Minings Legacy

A Scar on Kansas

20 September 2007, 12:00 a.m.

Southeast Kansas town to receive federal funds

Federal dollars are on the way to assist a Southeast Kansas town that faces problems from cave-ins and sinkholes due to abandoned mines. Enlarge video

A $250,000 federal grant has been awarded to a southeastern Kansas town to help it pay to map its abandoned underground mines.

The city of Galena in Cherokee County will receive the grant from the U.S. Department of Commerce's Economic Development Administration, U.S. Rep. Nancy Boyda, D-Kan., said Wednesday.

"It is a major first step toward protecting Galena's citizens and revitalizing the area's economy," said Boyda, who has been working with Galena and the nearby town of Treece on environmental problems lingering from the area's once-thriving lead and zinc mining industry.

For years, Galena has contended with cave-ins and sinkholes caused by collapsing abandoned mines under the city. Much of the downtown area, as well as the area near the high school and junior high, are thought to be undermined. A year ago, a downtown building partially collapsed because of a cave-in.

The city wants an engineering study to identify where the mines are and how deep they are, Galena Mayor Dale Oglesby said.

"The information will also be used to determine the cost of the suggested remediation actions," Oglesby said in a joint statement with Boyda.

Boyda's announcement came a day after another sinkhole developed just north of the high school, according to state Rep. Doug Gatewood, D-Columbus. The sinkhole was about 8 feet in diameter in a vacant lot between two houses, Gatewood said.

Gatewood, who has been seeking state and federal legislation to help Galena and Treece, said the latest cave-in underscores the importance of identifying the abandoned mines.

Galena hopes to launch a program to fill the underground voids with a mixture of fly ash and water that hardens into a substance similar to concrete, city officials have said.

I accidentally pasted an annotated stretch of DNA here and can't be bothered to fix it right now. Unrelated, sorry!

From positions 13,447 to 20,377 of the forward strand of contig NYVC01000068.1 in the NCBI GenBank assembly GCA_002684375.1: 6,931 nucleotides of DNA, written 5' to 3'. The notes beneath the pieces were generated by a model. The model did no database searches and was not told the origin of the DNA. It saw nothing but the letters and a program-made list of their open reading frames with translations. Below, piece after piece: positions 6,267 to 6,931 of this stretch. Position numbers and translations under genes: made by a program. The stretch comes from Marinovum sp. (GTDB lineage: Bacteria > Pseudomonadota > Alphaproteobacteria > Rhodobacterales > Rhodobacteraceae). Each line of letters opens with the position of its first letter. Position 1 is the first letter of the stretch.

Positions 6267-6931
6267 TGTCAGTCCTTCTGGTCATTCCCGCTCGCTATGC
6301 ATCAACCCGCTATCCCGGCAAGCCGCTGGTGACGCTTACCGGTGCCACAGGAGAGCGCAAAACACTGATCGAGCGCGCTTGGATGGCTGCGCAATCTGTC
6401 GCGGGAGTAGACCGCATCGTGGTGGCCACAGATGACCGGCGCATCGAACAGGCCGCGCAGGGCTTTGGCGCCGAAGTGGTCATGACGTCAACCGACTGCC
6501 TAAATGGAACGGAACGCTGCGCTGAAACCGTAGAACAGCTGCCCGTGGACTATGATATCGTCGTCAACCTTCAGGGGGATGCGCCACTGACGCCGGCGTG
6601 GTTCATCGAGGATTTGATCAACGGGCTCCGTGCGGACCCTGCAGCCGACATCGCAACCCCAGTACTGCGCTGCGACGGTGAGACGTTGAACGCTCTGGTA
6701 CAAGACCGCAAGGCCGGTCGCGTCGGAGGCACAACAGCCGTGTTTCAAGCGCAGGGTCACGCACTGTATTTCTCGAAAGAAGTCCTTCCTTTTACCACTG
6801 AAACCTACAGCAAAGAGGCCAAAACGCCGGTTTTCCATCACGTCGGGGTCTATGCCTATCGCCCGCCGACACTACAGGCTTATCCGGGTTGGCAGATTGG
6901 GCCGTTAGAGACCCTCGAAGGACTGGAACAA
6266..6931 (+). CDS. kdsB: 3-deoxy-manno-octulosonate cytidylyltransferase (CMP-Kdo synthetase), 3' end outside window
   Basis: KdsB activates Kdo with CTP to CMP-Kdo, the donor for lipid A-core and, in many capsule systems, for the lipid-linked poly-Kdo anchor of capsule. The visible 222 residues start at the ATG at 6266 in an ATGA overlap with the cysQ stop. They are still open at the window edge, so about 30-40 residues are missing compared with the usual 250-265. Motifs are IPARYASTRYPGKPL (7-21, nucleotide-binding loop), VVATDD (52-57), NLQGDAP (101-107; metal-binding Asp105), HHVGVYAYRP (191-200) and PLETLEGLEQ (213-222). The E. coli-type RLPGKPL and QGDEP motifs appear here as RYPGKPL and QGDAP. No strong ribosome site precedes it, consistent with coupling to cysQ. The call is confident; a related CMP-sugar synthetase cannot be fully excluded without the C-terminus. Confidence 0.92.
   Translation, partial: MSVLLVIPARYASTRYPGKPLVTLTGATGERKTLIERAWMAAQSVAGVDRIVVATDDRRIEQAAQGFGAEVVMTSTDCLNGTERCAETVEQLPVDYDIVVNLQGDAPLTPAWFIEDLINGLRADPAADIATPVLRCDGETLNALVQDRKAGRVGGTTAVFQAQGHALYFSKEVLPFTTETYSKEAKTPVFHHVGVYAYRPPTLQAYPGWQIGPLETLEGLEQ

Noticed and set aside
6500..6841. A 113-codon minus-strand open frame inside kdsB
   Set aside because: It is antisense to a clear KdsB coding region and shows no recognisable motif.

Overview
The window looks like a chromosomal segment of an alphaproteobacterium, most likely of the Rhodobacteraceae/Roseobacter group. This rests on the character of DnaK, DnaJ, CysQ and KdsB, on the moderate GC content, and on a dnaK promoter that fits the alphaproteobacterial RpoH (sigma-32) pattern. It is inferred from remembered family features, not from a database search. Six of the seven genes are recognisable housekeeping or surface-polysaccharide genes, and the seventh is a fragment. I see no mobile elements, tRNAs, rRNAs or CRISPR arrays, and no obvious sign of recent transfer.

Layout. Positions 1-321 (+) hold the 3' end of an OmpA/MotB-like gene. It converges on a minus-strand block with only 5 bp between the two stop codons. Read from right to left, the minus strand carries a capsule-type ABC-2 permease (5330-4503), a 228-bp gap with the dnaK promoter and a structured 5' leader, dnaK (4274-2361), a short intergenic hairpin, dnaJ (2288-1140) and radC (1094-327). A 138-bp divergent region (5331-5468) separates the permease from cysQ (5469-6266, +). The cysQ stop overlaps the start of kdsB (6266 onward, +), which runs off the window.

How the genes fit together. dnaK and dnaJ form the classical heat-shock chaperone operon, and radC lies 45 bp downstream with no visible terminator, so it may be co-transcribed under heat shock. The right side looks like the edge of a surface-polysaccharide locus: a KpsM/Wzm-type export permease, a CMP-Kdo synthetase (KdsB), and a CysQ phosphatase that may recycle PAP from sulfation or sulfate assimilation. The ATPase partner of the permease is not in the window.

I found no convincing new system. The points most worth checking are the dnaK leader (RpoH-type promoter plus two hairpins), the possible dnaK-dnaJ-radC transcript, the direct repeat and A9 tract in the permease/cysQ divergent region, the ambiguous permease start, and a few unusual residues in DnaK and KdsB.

Treece faces similar undermining problems, and leaders there are seeking a federal buyout so residents can leave the area if they want. A federal buyout was engineered for undermined Picher, Okla., which is separated from Treece only by the state border.

The undermining and environmental problems the two towns face were outlined in a series of stories about mining in southeast Kansas that appeared earlier this year in the Journal-World. After the series appeared, U.S. Sen. Pat Roberts, R-Kan., joined with Boyda in seeking a buyout for Treece.

A representative of Boyda's staff said a buyout bill could be introduced soon.

Advertisement
Return to:
Mining’s Legacy

Video interview

Geologist Jim McCauley

Photo slideshow

"A bad way to make a living"

Video interview

Former miner Walter Wettstein

Photo gallery

A landscape transformed

Video interview

Dave Drake, EPA project manager

Photo gallery

A tale of two cities

Video interview

Picher resident Jon Finn

Video

River City Weekly

Video interview

Treece Mayor Bill Blunk

Video interview

Senator Pat Roberts

Video interview

Representative Doug Gatewood

Comments

Use the comment form below to begin a discussion about this content.

Commenting has been disabled for this item.